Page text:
• He Really Can Act: While both David Tennant and Michael Sheen have fairly illustrious careers, when Aziraphale and Crowley switch bodies, they really get to show off how well they can play the other. Special mention to the scene after the attempted executions where they're on the park bench, complete with Tennant sitting as prim and proper as Aziraphale would while Sheen sprawls out and slouches as befitting Crowley. Their accents and voices are both spot-on as well.
  • Harsher in Hindsight: This series came out in the summer of 2019, when the idea of a worldwide plague bringing humanity to its knees was silly in these modern times, and thus Pestilence had retired and Pollution had replaced it. Then Pestilence decided to come back for one last gig...
  • Hilarious in Hindsight:
    • A Scottish man being an only-slightly-evil demon named Crowley who's mainly out for himself. Why does that sound familiar?
    • David Tennant finally gets to be ginger. And the Doctor is back in the Globe Theatre!
    • Adam as the full Antichrist bears an unavoidable resemblance to Brandon from Brightburn, released around the same time.
    • All of the Holmes siblings show up in Good Omens. In Sherlock, Mark Gatiss (Mycroft) and Benedict Cumberbatch (Sherlock) play people on the good side, while Sian Brooke (Eurus) plays a villain. The reverse is true here, with them playing a Nazi, Satan himself, and Deirdre Young, respectively.
    • A rather misguided open-letter written by angry conservative Christians asking Netflixnote  to cancel the show included the fact that God was played by a woman included in their list of grievances. Where were these people when Octavia Spencer played God in the faith-based drama The Shack? Even the novel in which The Shack was based on (which was written by an actual Christian for Christian readers) even insists that God appeared in the form of a magical black woman.
  • Hollywood Homely: Both Newt and Anathema are played by very attractive actors. The show thus has them dress in odd ways, and gives Newt glasses and a messy haircut (both of which are noted in the being his worst features in the book). Anathema is also given glasses, spends most of the series in ruffled dresses which wouldn't look out of place in the Victorian era, and pins her hair into an odd type of updo which vaguely resembles a stereotypical pointed witches hat.
  • It's the Same, Now It Sucks!: The series has quite a few complaints about being overly faithful to the novel, including the parts that don't translate well to the new medium (in particular, the narration from God often just seems to be condescendingly spelling out things we can see perfectly well). Neil Gaiman has acknowledged this, saying he felt very uneasy about making significant changes as it would feel disrespectful to his late friend and writing partner Terry Pratchett. There are also some fans who feel that God's take on the narration is actually better than it reads in the opening chapters of the book.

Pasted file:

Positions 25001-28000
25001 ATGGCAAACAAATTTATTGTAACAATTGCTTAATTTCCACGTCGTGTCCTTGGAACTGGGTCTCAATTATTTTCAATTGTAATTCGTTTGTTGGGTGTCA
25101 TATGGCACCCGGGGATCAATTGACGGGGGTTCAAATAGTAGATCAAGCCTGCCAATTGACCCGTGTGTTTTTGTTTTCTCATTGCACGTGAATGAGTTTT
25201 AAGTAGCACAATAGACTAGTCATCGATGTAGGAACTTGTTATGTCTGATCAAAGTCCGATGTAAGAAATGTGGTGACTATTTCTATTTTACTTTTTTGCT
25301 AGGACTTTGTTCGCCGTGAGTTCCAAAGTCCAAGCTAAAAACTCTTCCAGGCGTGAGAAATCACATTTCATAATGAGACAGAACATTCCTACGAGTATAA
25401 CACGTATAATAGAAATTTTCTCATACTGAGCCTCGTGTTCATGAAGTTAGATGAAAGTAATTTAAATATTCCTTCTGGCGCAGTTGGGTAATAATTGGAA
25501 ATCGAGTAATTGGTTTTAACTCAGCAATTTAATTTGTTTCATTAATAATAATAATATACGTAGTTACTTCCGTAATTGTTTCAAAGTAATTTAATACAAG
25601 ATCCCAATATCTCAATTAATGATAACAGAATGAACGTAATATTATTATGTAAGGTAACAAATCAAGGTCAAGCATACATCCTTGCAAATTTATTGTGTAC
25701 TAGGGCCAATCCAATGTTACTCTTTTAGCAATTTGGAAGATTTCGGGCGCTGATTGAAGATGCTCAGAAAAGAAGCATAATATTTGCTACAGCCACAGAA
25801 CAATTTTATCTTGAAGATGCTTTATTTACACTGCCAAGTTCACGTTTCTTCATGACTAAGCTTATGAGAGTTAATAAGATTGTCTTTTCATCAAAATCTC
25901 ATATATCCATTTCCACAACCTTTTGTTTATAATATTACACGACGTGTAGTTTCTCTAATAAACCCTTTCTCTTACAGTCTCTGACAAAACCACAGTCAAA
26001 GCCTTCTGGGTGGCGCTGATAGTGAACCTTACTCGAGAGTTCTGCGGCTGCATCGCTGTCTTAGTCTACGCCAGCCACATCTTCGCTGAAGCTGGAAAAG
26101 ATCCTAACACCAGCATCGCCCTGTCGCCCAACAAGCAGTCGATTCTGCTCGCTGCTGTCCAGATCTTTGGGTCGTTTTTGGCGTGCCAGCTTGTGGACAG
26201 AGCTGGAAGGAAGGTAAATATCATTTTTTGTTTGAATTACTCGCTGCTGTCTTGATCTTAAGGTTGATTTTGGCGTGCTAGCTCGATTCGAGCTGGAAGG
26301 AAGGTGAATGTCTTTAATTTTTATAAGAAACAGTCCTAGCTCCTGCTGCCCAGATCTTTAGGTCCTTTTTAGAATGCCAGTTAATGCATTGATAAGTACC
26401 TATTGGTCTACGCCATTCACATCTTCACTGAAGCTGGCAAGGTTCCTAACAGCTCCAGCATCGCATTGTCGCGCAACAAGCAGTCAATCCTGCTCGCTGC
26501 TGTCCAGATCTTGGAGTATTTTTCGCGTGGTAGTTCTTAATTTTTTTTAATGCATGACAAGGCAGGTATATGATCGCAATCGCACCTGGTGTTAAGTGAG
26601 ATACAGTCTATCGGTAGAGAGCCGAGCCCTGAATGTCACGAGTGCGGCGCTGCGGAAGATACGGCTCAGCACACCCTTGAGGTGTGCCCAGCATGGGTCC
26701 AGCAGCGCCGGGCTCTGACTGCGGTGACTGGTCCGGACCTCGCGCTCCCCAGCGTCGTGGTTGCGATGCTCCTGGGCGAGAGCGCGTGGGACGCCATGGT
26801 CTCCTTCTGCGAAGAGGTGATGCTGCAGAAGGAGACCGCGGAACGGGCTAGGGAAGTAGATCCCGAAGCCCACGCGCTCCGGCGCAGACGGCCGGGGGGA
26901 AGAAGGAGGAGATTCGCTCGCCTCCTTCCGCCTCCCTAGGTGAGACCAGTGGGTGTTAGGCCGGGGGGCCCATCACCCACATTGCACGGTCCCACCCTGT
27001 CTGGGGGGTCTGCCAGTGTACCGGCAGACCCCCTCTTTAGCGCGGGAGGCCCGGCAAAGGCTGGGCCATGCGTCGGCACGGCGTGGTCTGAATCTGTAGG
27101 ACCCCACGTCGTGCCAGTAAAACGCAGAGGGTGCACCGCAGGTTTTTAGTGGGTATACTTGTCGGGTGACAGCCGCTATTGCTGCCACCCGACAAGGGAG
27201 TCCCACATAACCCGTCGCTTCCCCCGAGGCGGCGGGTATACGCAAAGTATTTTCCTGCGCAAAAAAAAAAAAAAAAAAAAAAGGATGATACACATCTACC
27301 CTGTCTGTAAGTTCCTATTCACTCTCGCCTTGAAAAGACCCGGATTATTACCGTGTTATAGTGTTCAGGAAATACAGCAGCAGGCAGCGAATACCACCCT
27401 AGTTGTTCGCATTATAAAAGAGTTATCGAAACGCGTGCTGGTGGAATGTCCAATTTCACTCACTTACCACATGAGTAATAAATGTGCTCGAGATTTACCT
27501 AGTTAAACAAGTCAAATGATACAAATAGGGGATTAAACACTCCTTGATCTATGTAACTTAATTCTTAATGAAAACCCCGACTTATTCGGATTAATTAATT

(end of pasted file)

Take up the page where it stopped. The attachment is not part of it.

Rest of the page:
• Jerkass Woobie: Shadwell is rude and abrasive to everyone and at least in theory wants to burn witches alive (he never has, but only because he's never managed to find one). However, he's obviously a sad old man who's devoted his life to a pointless cause, and no one seems to take him seriously enough to be offended by him.
  • LGBT Fan Base: The series is interpreted as gaycoded, and the actors have said they were intentionally playing up the love between the two main characters. Upon its release Vulture ran a headline declaring it to be a Gay Love Story. While per Word of God and book canon angels don’t really use human labels regarding gender, this attracted a lot of transgender and nonbinary fans into the fold as well.
  • Memetic Mutation:
    • God ships Ineffable Husbands!Explanation 
    • Can I hear a wahoo?Explanation 
    • "What was it he said that got everyone so upset?" "Be kind to each other." "Oh yeah, that'll do it."Explanation 
  • Money-Making Shot: Satan's appearance in the last episode. It's by far the most complex visual effect in the show, and is featured in the trailers, but adds nothing to the story, since Satan is fended off in the same way as in the book, where he never quite manages to appear because in both cases, Adam changes reality to make Mr. Young his real father.
  • Narm:
    • Adam's scream when he realises he's driven away his friends is less an anguished cry of despair and more of a mechanical, monotonous drone. It almost sounds like he's trying to be sarcastic about it.
    • Some viewers think that horrific monsters are usually better left unseen, since the human mind will automatically fill-in with what scares a particular viewer, and so to see Satan come out of the ground with an oddly flat and small face left a lot to be desired once you actually got a look at him. Even just omitting his face would have fit with his reputation and made him a whole lot more magnificent and intimidating.